Jackal Jackal
Jul 2, 2012

That’s what the actual review is for.  The score is just a bonus.

SplinterX
Jul 2, 2012

Score is your official opinion, involved in opinion of “world’s critic”. Every people perceive score (number) directly like something original. To say it’s just a bonus is the same to say we do something but we do it specially wrong. If you do something, do it as it should. Or why do you use score at all, if you treat it that way.

(Sorry for critic and bad english. It’s just what i think).

Jackal Jackal
Jul 2, 2012

Yes, the score is an official part of our review, and by far the least important.  If you can’t tell whether we’re recommending a game (or not) from reading the text, the score certainly won’t answer it no matter what scoring system is used. 

As for what our scores mean, the full description of our scoring system is linked to right under the score itself.

SplinterX
Jul 2, 2012

What if i dont want read the text, because i dont know english well enough. I need just a score.

“If you can’t tell whether we’re recommending a game (or not) from reading the text, the score certainly won’t answer it”.

As for me, score certainly do it.  Its kind of “we know better what viewers want than viewers themselves”

Anyway I know to change a scoring system is very difficult and of course you will defend it.

Jackal Jackal
Jul 2, 2012

Actually, it would be quite easy.  There’s just no reason to do it.  If all you care about is a score, it’s not hard to figure out what we’d give a game out of 10.  But it would still mean exactly what it means now, and still won’t tell you why it got the score it did.

Anyway, this isn’t the place to debate policy.  Back to Deponia.

ADan ADan
Jul 2, 2012

Well, I had hoped for a higher score but taking the points of critique that are laid out in the review into account I guess it’s okay.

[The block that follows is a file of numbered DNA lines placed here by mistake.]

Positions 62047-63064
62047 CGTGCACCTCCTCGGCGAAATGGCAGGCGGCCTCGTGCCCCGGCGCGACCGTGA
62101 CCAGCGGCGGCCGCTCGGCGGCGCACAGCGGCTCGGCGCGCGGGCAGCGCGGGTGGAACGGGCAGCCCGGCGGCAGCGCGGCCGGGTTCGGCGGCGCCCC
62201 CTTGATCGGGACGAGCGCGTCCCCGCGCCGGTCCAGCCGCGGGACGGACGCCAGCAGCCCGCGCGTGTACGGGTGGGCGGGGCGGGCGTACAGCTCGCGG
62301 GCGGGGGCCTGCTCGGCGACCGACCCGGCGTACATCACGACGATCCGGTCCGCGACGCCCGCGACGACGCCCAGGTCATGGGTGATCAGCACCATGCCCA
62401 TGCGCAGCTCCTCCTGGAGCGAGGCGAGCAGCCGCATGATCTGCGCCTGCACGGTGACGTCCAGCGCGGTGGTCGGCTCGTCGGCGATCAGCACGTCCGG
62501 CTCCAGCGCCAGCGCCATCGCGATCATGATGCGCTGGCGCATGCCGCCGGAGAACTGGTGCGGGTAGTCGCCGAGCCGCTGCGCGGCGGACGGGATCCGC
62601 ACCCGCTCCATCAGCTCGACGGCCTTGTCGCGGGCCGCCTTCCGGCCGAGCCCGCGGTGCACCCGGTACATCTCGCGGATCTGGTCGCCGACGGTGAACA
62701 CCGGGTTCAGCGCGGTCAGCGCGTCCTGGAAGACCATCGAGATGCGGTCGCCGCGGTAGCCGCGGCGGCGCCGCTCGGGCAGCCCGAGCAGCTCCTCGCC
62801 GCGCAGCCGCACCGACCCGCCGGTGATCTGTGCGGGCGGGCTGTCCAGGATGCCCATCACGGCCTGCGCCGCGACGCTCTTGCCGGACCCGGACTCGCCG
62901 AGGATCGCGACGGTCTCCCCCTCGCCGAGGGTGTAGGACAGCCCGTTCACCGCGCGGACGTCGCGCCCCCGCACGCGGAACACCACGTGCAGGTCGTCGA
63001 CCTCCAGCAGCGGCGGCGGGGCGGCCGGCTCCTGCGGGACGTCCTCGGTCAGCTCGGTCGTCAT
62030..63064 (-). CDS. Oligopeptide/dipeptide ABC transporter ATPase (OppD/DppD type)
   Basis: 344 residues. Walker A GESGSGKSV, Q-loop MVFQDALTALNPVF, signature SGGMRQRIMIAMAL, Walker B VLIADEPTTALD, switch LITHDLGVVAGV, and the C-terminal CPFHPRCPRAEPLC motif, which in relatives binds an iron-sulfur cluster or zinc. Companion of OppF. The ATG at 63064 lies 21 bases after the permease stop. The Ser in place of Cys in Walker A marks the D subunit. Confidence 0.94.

I’d like to address two of those points though:
Deponia was never *planned* as a trilogy but as one big, epic, 50-hour-Leviathan of a game very much like The Lord of The Rings was supposed to be one (rather big) novel.
So, on the one hand I understand how one could ask for a more rounded (or final) ending but that would make as much (or little) sense as asking for Sauron to be finished off after the first of the (rather arbitrarily edited) novels of TLoTR.
As for the humo(u)r:
If you have to ask yourself if you’re “supposed to laugh” the humo(u)r presented might just not be your cup of tea. Doesn’t say anything about the quality thereof. In this case it certainly is different from Edna and Harvey. (Rather character driven and situational than linguistically explorative).

TrevorNZ
Jul 7, 2012

I really enjoyed playing the demo so I will probably buy it when it’s ready for download ......looks like a FUN game Smile

Fearabbit
Jul 7, 2012

I can understand many of the points presented here. The pacing definitely is a bit off, and I completely agree about Kuvaq: They gave you the impression that it’s “just one more puzzle and then we can escape” the whole time, and that is kind of frustrating.

What I absolutely can’t understand is that story, dialogue, animation and humour are being criticised. Those are the strong points of the game that actually make it one of the best classical adventure games I’ve played in a long time. The cutscenes are top notch and beautiful to look at, the characters are quirky and funny and just thinking of the scenes with the post robot going crazy on bubble wrap or the doctor “transforming” into a police officer makes me chuckle.

The story was also misinterpreted, I think. Rufus actually is a pretty selfish guy, and you can’t possibly describe his relationship to Goal a romance. He treats her horribly and in the beginning it’s basically pure lust that drives him. Seeing how he slowly starts (!) to change is what made his character interesting.
And concerning Rufus’ father, I’d say that it’s just not true that this plotline gets dropped. Just look at the ending and the characters involved… the cliffhanger ending ties everything together.

Oh well. One last thing we agree on: This was merely an overture, the real adventure is just getting started. But personally, I’m very excited about that.

driver8 driver8
Jul 8, 2012

Almost everything about this game evokes the Monkey Island trilogy for me. The art, the sense of humor, the way the main character moves and talks—it all takes me back. I played the demo two days ago and can’t wait for the US release.